Knepp is an ancient deer park that, with investment from government and the landowner’s private wealth, is attempting to prove that farming can be done in a way that is much more sustainable and beneficial for wildlife. Critics say that most farmers lack the personal finances of the Knepp Estate and government investment to sustain the same, low-intensity measures to remain in business. Some people just don’t like change. Many farmers in Sussex are tenant farmers, not landowners, meaning they don’t possess the same money to set up a rewilding project in the first place. Many proponents of rewilding argue that farming shouldn’t happen anyway and the land should be allowed to re-establish natural states of woodland, grassland and wetland.

The footpath is lined with stringy hedges growing to a state of woodland. Large oak trees thrust up from the Wealden clay every few metres, the pillars that hold the Low Weald together. Trees like these run all the way west to the New Forest. In one of the hedges a bike has been locked up, purple ribbons are tied to hedge trees at intervals. It’s an indicator: we have arrived in purple emperor butterfly high season. A man with a large telephoto lens marches towards us, his tripod legs splayed like a broken umbrella. He sees that we’re looking up at an oak, where the emperors fly high. He sets his kit up, eyes open wide in anticipation, mouth gaping. He barely acknowledges us.

We carry on, purple emperors flying lower and in pairs, the white markings on their wings translucent in the light as they pass over our heads. Behind a hedge where people are warned not to go, a couple with their dog asleep in the grass watch with craning necks yet more of these superstar butterflies. The man with the tripod reappears on the horizon, spotting the small group, he homes in again like an insect-seeking missile. Further ahead two vehicles are parked on the track, a group of men are standing around a film camera pointed up at the canopy of an oak. One of the men squints into the viewfinder and grips the equipment, ready to shift it when its subject moves. Another man stands back smoking a cigarette, possibly the film’s producer.

‘Seen a blue tit?’ I say.

The smoking man offers a wry smile in response. The camera man takes his eye away from the camera and grins.

Leaving the oaken lane and continuing along the public footpath, we follow a circuit around and meet a couple tuning in to a turtle dove singing beyond the crown of an oak. My friend has just heard her first ever turtle dove in the UK, in six decades of living here, and she’s touched by its turring. This is a bird on the edge of extinction in our great nation. The couple tell us they’re camping and that it’s disappointing to hear the nearby A24. Their expectations of Knepp didn’t include the sound of the combustion engine.

The man says a spotted flycatcher is hunting around the corner from a branch, and so it is, along with a juvenile. This is the first fledged juvenile spotted flycatcher that I have ever seen in the UK, and the first flycatcher in southern England. Like the nightingale and turtle dove, they seem at home here, indeed they have made this piece of the Sussex Weald just that. There is so much chin-scratching, speculation and opinion in nature conservation. When you see results such as these, it’s hard to disagree with the state of a place.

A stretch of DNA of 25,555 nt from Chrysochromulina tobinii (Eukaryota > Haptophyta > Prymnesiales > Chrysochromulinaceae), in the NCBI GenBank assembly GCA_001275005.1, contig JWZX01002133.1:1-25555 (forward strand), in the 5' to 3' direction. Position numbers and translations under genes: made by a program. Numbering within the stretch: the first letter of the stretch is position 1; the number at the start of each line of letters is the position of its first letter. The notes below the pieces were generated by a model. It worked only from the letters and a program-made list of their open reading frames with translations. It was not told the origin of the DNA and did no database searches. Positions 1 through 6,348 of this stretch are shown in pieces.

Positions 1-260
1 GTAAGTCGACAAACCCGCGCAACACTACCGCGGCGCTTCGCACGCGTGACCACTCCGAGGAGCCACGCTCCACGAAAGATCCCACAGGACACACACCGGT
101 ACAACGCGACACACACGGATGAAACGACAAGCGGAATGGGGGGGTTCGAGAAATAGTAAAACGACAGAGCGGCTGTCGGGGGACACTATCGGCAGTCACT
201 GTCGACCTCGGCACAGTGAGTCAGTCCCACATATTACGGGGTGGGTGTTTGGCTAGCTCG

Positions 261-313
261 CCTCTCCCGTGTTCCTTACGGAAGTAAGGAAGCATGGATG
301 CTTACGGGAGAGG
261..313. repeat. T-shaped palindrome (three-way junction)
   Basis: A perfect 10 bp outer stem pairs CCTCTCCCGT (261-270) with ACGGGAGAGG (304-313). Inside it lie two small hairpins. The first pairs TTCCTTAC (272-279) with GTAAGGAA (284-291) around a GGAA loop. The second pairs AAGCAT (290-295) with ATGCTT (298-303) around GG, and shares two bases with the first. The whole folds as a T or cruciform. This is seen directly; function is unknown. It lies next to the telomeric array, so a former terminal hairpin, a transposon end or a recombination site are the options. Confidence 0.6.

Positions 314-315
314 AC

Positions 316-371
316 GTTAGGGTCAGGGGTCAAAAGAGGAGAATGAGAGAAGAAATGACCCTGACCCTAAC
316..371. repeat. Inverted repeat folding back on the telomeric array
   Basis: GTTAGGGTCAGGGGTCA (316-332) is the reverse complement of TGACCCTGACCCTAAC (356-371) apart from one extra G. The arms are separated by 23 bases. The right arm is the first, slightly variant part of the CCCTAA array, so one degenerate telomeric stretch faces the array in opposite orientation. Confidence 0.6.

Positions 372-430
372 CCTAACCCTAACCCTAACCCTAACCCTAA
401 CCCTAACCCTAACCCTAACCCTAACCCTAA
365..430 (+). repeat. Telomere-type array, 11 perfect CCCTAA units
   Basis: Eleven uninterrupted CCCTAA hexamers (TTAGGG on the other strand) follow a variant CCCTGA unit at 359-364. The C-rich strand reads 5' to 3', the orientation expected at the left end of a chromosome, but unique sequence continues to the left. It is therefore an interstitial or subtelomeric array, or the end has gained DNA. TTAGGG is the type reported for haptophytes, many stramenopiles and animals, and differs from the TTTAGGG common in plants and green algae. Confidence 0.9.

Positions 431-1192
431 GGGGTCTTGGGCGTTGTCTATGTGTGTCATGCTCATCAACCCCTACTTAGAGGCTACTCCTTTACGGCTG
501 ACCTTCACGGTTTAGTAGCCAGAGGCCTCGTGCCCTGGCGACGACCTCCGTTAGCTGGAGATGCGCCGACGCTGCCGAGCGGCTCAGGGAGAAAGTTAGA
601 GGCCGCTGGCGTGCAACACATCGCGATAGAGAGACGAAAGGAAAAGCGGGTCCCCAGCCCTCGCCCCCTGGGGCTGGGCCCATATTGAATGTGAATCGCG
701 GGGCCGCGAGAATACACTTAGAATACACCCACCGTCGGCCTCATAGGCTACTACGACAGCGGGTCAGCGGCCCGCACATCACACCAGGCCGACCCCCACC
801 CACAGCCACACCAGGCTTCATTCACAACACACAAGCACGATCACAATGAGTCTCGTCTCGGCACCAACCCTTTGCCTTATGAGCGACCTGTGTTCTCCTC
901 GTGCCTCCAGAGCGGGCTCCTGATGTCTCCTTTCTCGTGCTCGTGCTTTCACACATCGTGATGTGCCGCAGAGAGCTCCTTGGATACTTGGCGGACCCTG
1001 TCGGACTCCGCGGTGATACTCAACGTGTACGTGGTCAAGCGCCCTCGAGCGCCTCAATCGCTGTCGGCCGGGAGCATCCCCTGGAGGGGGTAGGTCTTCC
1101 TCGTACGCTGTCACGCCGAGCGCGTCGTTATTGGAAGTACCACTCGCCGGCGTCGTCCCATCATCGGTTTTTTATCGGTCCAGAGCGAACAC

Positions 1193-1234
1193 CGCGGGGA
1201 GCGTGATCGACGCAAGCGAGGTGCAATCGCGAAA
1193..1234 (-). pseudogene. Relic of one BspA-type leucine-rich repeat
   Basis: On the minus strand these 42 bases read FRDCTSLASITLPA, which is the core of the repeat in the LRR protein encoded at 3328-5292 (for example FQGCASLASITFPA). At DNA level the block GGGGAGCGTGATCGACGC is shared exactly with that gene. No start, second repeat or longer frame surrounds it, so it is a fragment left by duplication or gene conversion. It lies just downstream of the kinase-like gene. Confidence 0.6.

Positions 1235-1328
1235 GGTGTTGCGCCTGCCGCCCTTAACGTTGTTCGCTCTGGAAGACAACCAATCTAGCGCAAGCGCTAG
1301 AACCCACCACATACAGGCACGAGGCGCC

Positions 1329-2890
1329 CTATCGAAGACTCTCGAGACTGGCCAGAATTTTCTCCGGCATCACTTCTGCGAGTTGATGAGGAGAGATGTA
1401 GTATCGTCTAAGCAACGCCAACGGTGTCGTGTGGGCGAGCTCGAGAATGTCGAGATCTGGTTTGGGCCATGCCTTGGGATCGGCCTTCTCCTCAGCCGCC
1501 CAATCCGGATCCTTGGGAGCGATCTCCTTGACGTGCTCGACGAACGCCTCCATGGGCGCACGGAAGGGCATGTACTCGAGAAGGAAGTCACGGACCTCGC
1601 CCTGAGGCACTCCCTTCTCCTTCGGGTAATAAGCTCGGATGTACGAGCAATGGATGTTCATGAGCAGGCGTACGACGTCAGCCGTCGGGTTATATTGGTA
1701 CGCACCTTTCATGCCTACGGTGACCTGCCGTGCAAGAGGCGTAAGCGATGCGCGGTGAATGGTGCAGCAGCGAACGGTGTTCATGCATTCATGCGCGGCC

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SLF - 13-6-2019 djg-6

St. Leonard’s Forest, Sussex Weald, June 2019

Gentle rain falls as dog walkers share tales in the car park. Squirrels saved from their pet’s jaws giving thanks with a bite of their own. Birdsong swells from the understorey, perhaps five song thrush sing to sure up territories. Either side of the track is a wall of green, from the shrubs to the canopy of oak, birch and beech.

There is a feeling of a deeply wooded landscape here, the continuity of the Weald stretching away east to Kent. Of course it has now been broken, so many times, but there is a sense of the wilderness that faced the Romans and later the Saxons upon their respective invasions of Britain. It is thought St. Leonard’s Forest was part of a wooded landscape that stretched all the way to the New Forest, as recently as a thousand years ago.

The rain has drawn me out here. It is such a relief that this June is one of mini-monsoons, compared to last year’s heatwave hell. The nearby South Downs were rendered brown for months. At the side of the path, under the darkness of a beech, mushrooms glow. They sprout peach-coloured, or maybe apricots on sticks, from a tree stump. They are sulphur tuft, one of the most common species but very photogenic.

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Further into the forest chiffchaff sing from the pines, a distant willow warbler’s melody decaying in the darkening evening air. There is a scale to this landscape that feels expansive. Woods challenge our human senses of depth and time. Moving along the footpaths the woodland shifts from clay where beech and oak prevail, to the pine and birch dominated sands where heathland once was kept open by local people expressing their rights of common.

Down a track through birch and holly a single flute-like note comes from the trees above my head: a bullfinch. It calls over and again. It’s a beautiful sound.

Returning round through dark areas of oaks and veteran beeches, I find a small toadstool uprooted at the edge of the footpath. It’s an amanita of some kind, a ring around its neck like Shakespeare or a ruff, patches of white webbing still on its grey-brown cap. Amanitas are a fearful family of mushrooms, being home to the deathcap and destroying angel, to name but the most potent. But I’m not here to eat these marvels of nature, so I take my photos, capturing memories to take back to the town, to ease the sense of dislocation from this ancient wooded landscape, its bullfinches and mushrooms.